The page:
UK government meets with supermarket bosses over inflated fuel prices

The UK’s Secretary of State seeks understanding from the Big 5 after a CMA report.

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Grant Shapps has met with supermarket bosses to discuss their consistently high fuel prices despite the wholesale cost of fuel falling.

The meeting comes following the publication of a report by the Competition and Markets Authority (CMA), which found that from 2019-2022, average annual supermarket margins increased by 6p per litre. Increased margins on diesel across all retailers have cost drivers an extra 13p per litre from January 2023 to the end of May 2023.

Asda’s fuel margin target in 2023 was also found to be more than three times what it had been for 2019 – and Morrisons doubled their margin target over the same time period. 

The report states that other retailers, including Sainsbury’s and Tesco, did not respond in the expected manner in a competitive market and instead raised their prices in line with these changes.

Asda has even received two fines from the CMA, each valued at £30,000, for failing to respond to a compulsory written request for information and for sending a representative to a CMA meeting who was not equipped to provide appropriate evidence. Asda has now provided the CMA with the required information.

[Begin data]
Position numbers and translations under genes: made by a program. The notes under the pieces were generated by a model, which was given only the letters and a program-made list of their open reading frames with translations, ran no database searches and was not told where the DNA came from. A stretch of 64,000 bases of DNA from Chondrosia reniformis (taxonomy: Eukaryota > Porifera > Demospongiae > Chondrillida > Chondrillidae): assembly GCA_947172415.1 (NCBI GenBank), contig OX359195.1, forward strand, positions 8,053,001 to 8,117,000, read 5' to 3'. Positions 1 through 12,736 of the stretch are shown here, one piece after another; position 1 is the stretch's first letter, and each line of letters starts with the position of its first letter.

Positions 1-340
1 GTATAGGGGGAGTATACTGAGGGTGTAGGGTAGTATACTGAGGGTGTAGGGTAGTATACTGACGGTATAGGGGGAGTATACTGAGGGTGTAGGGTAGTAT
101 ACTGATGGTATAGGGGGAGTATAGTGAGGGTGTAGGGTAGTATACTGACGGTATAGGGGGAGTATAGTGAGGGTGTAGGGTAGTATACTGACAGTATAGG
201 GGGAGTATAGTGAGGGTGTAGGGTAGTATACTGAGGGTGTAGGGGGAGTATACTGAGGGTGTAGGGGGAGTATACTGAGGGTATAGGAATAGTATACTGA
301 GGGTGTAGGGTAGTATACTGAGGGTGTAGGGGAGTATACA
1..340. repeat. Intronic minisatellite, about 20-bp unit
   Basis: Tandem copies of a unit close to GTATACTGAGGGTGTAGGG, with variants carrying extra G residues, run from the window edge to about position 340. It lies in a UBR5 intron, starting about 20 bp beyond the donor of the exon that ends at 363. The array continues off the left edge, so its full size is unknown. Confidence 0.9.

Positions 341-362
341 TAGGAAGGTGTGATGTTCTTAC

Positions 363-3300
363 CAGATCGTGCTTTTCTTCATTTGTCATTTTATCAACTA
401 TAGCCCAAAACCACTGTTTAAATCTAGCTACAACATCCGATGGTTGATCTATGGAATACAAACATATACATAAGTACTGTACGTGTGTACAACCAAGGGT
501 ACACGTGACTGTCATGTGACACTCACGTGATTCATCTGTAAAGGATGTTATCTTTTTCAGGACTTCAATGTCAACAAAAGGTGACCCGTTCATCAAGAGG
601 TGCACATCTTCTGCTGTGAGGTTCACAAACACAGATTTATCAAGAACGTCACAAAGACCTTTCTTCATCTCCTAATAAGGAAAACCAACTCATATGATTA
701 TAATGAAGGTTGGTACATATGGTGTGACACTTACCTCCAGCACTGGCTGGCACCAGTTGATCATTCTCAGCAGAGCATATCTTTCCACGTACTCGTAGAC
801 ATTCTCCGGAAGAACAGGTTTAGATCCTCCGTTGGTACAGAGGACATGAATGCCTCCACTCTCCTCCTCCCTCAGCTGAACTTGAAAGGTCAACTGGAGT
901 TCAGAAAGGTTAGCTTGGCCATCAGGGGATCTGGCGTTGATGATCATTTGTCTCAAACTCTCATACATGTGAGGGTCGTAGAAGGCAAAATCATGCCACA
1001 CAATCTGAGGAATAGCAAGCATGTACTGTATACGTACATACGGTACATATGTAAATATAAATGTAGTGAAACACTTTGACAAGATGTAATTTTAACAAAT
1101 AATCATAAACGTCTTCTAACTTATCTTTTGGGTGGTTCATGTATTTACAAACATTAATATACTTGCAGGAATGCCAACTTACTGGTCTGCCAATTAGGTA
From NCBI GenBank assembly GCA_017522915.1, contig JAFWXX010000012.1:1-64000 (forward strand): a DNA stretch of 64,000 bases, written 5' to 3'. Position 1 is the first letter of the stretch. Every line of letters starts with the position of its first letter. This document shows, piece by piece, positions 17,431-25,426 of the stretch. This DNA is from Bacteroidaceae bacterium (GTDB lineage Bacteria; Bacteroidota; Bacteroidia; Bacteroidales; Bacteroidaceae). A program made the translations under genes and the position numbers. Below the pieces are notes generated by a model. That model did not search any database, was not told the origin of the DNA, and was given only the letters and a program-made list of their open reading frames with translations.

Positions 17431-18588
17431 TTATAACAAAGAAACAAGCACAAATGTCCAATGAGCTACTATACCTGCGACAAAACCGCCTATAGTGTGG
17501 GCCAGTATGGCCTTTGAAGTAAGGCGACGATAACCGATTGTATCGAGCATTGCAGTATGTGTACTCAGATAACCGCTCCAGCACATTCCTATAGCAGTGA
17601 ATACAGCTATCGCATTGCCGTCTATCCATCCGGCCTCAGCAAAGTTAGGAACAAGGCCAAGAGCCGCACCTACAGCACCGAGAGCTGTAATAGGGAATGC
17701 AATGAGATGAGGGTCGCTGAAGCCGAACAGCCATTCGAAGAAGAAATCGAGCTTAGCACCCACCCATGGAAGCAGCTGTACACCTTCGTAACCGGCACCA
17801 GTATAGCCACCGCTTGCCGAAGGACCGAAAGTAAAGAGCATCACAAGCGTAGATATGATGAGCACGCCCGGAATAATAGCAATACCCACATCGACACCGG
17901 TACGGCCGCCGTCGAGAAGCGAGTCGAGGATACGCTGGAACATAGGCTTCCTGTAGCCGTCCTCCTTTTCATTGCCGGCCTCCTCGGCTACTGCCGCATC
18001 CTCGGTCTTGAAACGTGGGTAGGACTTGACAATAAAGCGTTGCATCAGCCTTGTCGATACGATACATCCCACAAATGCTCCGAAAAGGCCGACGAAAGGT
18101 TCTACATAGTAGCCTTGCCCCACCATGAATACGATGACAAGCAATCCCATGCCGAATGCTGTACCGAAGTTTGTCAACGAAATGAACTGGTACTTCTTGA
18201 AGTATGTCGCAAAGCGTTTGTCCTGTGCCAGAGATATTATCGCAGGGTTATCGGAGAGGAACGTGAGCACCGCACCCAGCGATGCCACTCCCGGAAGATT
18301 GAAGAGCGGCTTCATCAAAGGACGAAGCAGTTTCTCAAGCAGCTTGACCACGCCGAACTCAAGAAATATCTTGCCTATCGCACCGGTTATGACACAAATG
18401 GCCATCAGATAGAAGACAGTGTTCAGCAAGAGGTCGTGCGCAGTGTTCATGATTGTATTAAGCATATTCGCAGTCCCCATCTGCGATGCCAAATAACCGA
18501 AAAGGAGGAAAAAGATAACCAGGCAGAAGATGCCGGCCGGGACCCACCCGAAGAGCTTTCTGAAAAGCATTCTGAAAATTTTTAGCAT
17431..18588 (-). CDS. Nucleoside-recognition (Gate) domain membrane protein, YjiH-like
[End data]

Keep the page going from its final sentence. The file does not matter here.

New fuel finder scheme

To help consumers budget better as the cost of living crisis rages on, the CMA has recommended a new fuel finder scheme be introduced to give drivers access to live, station-by-station fuel prices on their phones or sat navs.

The proposals are the key recommendations by the CMA to the UK government following its in-depth study into the road fuel market. Shapps is expected to tell the fuel retailers he intends to pass legislation to enforce the scheme – and if imposed, this could mean big savings for SMEs with commercial vehicles and fleets.

“High fuel prices are adding cost pressure during an already difficult economic environment,” Martin McTague, national chair for the Federation of Small Businesses (FSB) told Startups. 

“Thanks to our successful lobbying campaign earlier this year, a fuel duty freeze was extended to allow SMEs to prioritise growth. However, the apparent failure of supermarkets to pass on wholesale price reductions is a letdown to their small business customers.

“Our latest Small Business Index (SBI) shows that a total of 92% of small businesses have grappled with escalating costs over the last year, with fuel prices affecting a hefty 40% of them. If prices at the pump remain high, businesses such as florists, tradespeople and taxi drivers that are dependent on fuel can feel the brunt of the impact.

“Bringing it down wouldn’t just lighten the load for these businesses, but also put more money back into consumers’ pockets, and avoid making inflation worse. This surge in spending power would be a lifeline for businesses striving to stay afloat amidst the tide of rising inflation and interest rates.”

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Mid shot of Kirstie Pickering freelance journalist.
Kirstie Pickering - business journalist

Kirstie is a freelance journalist writing in the tech, startup and business spaces for publications including Sifted, TNW, UKTN, The Business Magazine and Maddyness UK. She also works closely with agencies such as CEW Communications to develop content for their startup and scaleup clients.

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